Clive Palmer attempted to build a coal mine on Bimblebox Nature Refuge. Activists stepped in and set a new legal precedent in Australia. (Photo: Jwmcdonald81, Wikimedia Commons, CC BY-SA 4.0)

JOHNSON: Yes, so it's the first time that a coal mine, or the objection to a coal mine has been considered based on human rights grounds in Australia. Australia doesn't have a uniform federal human rights legislation. But at the same time, the Queensland charter specifically outlines that the cultural rights of Aboriginal Tosha Islander people are also recognized as human rights. So that is unique in and of itself. Then the really sort of, I think, significant developments followed, because as we began to take evidence from our First Nations witnesses, which became clear to us that their intellectual property and their cultural knowledge is not just in lay witness evidence, but this is expertise in of itself. And it's expertise that's been passed down for thousands of generations. There has to be room for that to be considered as more than just lay witness evidence. That really began the conversation for us where we were able to push for on-country evidence and concurrent evidence. The on-country evidence is that decision makers need to go and see the places that are affected by the decisions that they make. That's first and foremost. We actually took the president of the Land Court, and the entire court and Waratah themselves on country to see the impacts that climate change is already having to culture of our First Nations witnesses, especially to argue that these impacts are going to be worsened by the approval of a huge new coal mine in Queensland.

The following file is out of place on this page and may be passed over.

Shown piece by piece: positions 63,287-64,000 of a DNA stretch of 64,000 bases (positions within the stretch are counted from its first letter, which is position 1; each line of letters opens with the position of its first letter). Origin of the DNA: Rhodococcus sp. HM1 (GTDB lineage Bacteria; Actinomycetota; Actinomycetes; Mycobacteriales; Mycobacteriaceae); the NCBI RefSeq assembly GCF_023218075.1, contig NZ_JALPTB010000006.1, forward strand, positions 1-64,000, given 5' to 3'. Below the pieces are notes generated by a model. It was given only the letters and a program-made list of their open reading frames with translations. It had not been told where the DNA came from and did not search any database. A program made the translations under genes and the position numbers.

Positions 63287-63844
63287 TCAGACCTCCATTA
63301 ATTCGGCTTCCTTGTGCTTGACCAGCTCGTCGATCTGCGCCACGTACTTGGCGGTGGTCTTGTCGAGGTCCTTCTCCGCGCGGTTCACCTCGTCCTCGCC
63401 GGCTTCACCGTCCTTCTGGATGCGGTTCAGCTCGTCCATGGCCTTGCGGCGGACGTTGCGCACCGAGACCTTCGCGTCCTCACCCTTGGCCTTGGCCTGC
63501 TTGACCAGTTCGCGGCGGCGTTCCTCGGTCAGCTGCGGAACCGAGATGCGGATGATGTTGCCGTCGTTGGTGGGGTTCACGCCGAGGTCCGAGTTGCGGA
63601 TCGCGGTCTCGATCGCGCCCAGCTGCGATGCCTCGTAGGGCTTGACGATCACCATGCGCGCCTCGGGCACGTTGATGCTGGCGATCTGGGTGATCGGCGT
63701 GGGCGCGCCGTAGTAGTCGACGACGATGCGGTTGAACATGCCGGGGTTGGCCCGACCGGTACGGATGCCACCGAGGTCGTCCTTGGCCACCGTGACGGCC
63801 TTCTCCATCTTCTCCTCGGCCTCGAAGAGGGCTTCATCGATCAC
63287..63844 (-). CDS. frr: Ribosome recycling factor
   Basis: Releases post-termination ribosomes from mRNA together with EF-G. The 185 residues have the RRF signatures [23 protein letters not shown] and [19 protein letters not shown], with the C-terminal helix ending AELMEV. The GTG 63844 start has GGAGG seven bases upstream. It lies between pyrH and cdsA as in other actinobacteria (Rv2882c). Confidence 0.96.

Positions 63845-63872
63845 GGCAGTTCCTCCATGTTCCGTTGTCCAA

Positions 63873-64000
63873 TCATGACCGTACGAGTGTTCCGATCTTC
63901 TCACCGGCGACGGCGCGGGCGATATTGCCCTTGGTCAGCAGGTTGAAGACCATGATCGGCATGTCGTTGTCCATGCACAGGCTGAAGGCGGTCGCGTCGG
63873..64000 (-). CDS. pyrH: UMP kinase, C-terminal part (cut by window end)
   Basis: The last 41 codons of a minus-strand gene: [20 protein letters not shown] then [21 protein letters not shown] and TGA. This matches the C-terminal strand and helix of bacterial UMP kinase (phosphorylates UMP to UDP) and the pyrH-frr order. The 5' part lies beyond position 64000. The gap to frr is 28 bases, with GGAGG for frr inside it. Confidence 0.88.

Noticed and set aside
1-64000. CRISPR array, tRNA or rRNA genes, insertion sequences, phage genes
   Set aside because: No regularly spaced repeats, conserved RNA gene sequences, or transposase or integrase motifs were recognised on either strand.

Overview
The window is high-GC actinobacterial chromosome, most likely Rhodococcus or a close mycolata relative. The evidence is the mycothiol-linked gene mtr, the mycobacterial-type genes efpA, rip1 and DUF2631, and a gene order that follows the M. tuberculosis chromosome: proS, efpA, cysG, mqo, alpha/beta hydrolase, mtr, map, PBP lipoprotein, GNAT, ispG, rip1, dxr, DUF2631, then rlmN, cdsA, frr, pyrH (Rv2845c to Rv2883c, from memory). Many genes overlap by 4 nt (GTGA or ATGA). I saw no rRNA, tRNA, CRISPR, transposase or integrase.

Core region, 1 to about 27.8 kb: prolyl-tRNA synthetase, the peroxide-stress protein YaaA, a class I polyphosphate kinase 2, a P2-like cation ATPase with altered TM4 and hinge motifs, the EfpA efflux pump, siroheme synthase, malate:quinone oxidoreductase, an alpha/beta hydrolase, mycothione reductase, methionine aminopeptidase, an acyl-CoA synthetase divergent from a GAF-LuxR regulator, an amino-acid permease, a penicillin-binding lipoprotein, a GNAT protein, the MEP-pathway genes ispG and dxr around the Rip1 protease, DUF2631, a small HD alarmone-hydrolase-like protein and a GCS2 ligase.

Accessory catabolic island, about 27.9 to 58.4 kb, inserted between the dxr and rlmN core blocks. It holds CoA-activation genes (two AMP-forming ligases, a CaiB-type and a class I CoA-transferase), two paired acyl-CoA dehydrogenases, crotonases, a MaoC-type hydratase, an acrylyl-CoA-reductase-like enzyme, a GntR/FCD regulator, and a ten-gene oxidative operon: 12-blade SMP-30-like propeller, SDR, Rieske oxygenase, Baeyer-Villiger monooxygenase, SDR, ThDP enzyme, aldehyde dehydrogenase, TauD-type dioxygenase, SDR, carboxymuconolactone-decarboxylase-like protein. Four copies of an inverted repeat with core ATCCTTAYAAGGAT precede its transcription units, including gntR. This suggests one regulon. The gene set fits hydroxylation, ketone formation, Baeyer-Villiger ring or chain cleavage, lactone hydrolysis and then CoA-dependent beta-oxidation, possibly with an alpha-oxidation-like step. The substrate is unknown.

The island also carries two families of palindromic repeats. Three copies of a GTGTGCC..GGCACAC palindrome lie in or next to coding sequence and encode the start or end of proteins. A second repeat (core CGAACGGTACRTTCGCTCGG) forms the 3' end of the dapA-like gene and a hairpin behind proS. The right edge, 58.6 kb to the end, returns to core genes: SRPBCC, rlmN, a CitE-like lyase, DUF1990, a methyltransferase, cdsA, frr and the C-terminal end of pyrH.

DOERING: So how did you actually get your message across to the Land Court?

JOHNSON: Our witnesses, they are amazing. Their cultural authority and knowledge is second to none. For example, we went up to the Torres Strait, they had taken the entire court out onto the ocean and given them a tour of country, and taken them to parts of country that not necessarily everybody gets to go to, but really showed them, "See this sand island here. This is where a lot of the birds that are significant to us nested, and now there's no more grass there. And now there's, the sun's too harsh. It's just changing beyond recognition. And so it's really impacting sort of our ability to depend on the weather cycles, the seasonal cycles. The reality is that it's causing really severe disruption to the ability to not just maintain culture but communities themselves."

Murrawah Maroochy Johnson worked with lawyers and activists from her community to fight against the coal mine. (Photo: Courtesy of the Goldman Environmental Prize)

DOERING: So you actually won this case. What kind of a legal precedent do you think this win sets?

JOHNSON: Oh, well, for one, it's the first time a coal mine has been rejected based on human rights grounds in Australia. It's the first time the substitution argument has been rejected as well, which essentially argues, if we don't build this coal mine, somebody somewhere else is going to build it. So it's a negating impact to climate if there is any anyway. That in and of itself is really significant.

DOERING: Murrawah Maroochy Johnson is the recipient for islands and island nations of the Goldman Environmental Prize for 2024. Thank you so much, Murrahwah.

JOHNSON: Thank you so much for having me. I'm really excited to be a recipient of this award, but also to be on this platform and speak with you all today. Thank you very much.



Read Murrawah Maroochy Johnson’s Goldman profile

Explore the Wirdi language

Learn about the first mammal to go extinct because of climate change